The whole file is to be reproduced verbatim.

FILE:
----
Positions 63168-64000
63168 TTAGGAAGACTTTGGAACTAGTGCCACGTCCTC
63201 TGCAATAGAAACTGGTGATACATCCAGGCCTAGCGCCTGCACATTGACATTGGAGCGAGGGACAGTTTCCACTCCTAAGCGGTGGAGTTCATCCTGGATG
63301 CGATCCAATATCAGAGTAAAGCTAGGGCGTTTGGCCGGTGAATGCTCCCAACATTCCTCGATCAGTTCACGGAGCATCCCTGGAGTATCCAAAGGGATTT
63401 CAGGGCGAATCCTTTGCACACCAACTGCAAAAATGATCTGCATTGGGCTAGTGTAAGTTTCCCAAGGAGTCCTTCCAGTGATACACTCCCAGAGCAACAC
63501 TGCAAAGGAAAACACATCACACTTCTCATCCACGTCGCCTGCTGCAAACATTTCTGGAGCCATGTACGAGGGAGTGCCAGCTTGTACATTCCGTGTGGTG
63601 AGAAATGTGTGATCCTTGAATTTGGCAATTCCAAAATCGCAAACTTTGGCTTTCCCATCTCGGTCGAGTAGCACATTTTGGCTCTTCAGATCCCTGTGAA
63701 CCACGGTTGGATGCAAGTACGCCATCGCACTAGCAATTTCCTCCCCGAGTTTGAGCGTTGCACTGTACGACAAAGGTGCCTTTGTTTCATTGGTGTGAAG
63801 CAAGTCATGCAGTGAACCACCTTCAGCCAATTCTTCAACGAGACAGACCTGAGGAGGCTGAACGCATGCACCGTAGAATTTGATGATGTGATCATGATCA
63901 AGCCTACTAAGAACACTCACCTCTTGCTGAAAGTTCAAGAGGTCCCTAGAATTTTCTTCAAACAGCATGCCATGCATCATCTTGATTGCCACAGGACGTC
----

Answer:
Positions 63168-64000
63168 TTAGGAAGACTTTGGAACTAGTGCCACGTCCTC
63201 TGCAATAGAAACTGGTGATACATCCAGGCCTAGCGCCTGCACATTGACATTGGAGCGAGGGACAGTTTCCACTCCTAAGCGGTGGAGTTCATCCTGGATG
63301 CGATCCAATATCAGAGTAAAGCTAGGGCGTTTGGCCGGTGAATGCTCCCAACATTCCTCGATCAGTTCACGGAGCATCCCTGGAGTATCCAAAGGGATTT
63401 CAGGGCGAATCCTTTGCACACCAACTGCAAAAATGATCTGCATTGGGCTAGTGTAAGTTTCCCAAGGAGTCCTTCCAGTGATACACTCCCAGAGCAACAC
63501 TGCAAAGGAAAACACATCACACTTCTCATCCACGTCGCCTGCTGCAAACATTTCTGGAGCCATGTACGAGGGAGTGCCAGCTTGTACATTCCGTGTGGTG
63601 AGAAATGTGTGATCCTTGAATTTGGCAATTCCAAAATCGCAAACTTTGGCTTTCCCATCTCGGTCGAGTAGCACATTTTGGCTCTTCAGATCCCTGTGAA
63701 CCACGGTTGGATGCAAGTACGCCATCGCACTAGCAATTTCCTCCCCGAGTTTGAGCGTTGCACTGTACGACAAAGGTGCCTTTGTTTCATTGGTGTGAAG
63801 CAAGTCATGCAGTGAACCACCTTCAGCCAATTCTTCAACGAGACAGACCTGAGGAGGCTGAACGCATGCACCGTAGAATTTGATGATGTGATCATGATCA
63901 AGCCTACTAAGAACACTCACCTCTTGCTGAAAGTTCAAGAGGTCCCTAGAATTTTCTTCAAACAGCATGCCATGCATCATCTTGATTGCCACAGGACGTC